Pilgrims and Pilgrimages
Last weekend, i took part in a one-day conference in Govan Old Church with the title Pilgrims and Pilgrimages: Sights and Sounds of the Sacred. The conference was arranged to start off an exhibition with entries from artists, poets, musicians and theologians. I heard about the conference via email and was immediately drawn to the topic as I went on a pilgrimage myself back in 2016. Since then, I have been very fascinated with why people choose to go and how journeys of searching influences us. The week before I read an article recommended by a friend about a musician, Dane Johansen, walking Camino de Santiago with his cello, playing concerts along the way documented by a film crew.
The first part of the conference was a talk by Ian Bradley on Pilgrimage and the Celtic Tradition, explaining how humans have a tendency to be wanderers and restless with no real aim. He believes this is why people are attracted to pilgrimages, more so in modern times, where the difference between analogue and digital connections have become clearer. Through this difference, more people seek an active involvement in their faith rather than a passive, which is why in places like Scandinavia, church participation has rapidly decreased, whereas pilgrimages rapidly increased. He highlights how people, such as Dane Johansen, have different aims for pilgrimages, ranging from religion to spirituality and creative purposes, all rooting in human restlessness.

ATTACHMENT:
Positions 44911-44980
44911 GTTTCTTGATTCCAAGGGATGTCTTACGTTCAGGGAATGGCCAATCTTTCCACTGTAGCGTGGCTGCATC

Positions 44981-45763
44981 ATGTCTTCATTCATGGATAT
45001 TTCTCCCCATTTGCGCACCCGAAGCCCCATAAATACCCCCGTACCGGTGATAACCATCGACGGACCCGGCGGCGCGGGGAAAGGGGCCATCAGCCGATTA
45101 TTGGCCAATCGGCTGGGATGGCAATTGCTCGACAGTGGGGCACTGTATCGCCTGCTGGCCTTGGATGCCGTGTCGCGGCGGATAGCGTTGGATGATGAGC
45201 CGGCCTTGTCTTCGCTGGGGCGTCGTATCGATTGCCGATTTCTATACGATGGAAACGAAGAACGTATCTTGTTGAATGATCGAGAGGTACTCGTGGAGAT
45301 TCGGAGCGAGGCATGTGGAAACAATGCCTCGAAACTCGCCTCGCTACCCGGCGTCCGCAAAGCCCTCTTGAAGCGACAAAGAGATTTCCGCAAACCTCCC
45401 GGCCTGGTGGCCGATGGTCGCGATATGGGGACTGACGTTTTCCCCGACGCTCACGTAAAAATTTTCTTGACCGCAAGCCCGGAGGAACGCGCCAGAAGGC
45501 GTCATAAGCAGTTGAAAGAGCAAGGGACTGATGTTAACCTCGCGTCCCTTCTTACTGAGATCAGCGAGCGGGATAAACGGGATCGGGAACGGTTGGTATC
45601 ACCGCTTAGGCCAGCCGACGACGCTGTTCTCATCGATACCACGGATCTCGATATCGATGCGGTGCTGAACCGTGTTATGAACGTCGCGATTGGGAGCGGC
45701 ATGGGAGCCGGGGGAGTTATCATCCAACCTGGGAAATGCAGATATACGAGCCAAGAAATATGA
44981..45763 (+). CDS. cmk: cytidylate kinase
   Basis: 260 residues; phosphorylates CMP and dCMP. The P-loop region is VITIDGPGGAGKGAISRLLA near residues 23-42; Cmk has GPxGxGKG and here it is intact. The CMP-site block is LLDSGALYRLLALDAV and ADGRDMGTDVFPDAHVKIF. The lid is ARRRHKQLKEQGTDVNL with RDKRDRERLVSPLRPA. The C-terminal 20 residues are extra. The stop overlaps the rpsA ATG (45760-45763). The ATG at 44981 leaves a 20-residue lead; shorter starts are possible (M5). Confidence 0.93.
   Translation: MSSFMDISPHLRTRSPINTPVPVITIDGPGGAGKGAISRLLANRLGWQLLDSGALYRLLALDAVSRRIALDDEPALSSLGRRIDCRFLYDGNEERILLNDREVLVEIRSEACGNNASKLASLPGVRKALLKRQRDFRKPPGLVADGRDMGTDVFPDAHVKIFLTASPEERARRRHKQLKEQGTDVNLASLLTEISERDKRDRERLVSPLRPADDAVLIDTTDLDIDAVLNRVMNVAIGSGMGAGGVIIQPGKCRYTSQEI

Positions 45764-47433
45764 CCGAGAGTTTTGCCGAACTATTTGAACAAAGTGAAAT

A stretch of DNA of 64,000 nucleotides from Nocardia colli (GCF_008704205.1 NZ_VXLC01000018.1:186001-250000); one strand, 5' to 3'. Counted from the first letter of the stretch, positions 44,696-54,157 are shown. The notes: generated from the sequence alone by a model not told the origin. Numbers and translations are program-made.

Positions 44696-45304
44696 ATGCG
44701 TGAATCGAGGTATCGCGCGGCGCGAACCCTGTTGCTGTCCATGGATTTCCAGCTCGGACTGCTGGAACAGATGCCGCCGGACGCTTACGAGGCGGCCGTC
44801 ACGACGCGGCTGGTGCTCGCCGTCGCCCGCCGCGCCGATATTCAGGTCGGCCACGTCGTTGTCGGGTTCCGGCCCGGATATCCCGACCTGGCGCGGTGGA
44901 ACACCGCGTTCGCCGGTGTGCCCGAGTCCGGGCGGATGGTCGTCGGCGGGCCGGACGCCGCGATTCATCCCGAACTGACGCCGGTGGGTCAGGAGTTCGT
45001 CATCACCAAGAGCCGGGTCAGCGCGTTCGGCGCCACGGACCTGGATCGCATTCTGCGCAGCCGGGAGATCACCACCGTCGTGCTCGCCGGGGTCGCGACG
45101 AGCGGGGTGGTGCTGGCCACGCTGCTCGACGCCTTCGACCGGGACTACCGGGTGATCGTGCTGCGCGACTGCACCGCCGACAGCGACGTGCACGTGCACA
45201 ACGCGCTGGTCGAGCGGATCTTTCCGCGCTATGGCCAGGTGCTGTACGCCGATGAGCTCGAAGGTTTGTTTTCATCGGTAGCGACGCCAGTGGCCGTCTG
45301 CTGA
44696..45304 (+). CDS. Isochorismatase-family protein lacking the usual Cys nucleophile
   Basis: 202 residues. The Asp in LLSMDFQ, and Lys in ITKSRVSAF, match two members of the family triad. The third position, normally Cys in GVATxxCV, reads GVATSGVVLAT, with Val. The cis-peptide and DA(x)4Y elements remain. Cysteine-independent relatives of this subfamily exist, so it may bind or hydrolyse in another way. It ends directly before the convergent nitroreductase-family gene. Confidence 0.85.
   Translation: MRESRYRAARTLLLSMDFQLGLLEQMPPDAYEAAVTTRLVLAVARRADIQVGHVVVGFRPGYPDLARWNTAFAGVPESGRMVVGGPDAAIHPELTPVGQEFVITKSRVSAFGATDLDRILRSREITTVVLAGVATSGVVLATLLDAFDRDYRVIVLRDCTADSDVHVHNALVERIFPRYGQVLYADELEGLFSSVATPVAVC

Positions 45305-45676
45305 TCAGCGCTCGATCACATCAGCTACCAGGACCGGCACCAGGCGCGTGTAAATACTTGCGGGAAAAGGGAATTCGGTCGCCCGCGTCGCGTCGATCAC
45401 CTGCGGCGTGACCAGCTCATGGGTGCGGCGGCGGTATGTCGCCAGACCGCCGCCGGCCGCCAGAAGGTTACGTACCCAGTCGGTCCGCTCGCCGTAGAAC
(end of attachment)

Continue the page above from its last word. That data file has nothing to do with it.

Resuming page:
Many of the experiences mentioned in the article, lecture and portrayed in the exhibition resonate with my own experience in Spain. Many of the realisations, limitations and influences played such an important role in my experience and I want to explore this further. How do different people experience a pilgrimage differently? What is their focus? How can you document this in the best way and share it with others? I hope to some day venture out on another pilgrimage, this time with loads of questions and a sketchbook in my backpack, to document my journey and others'.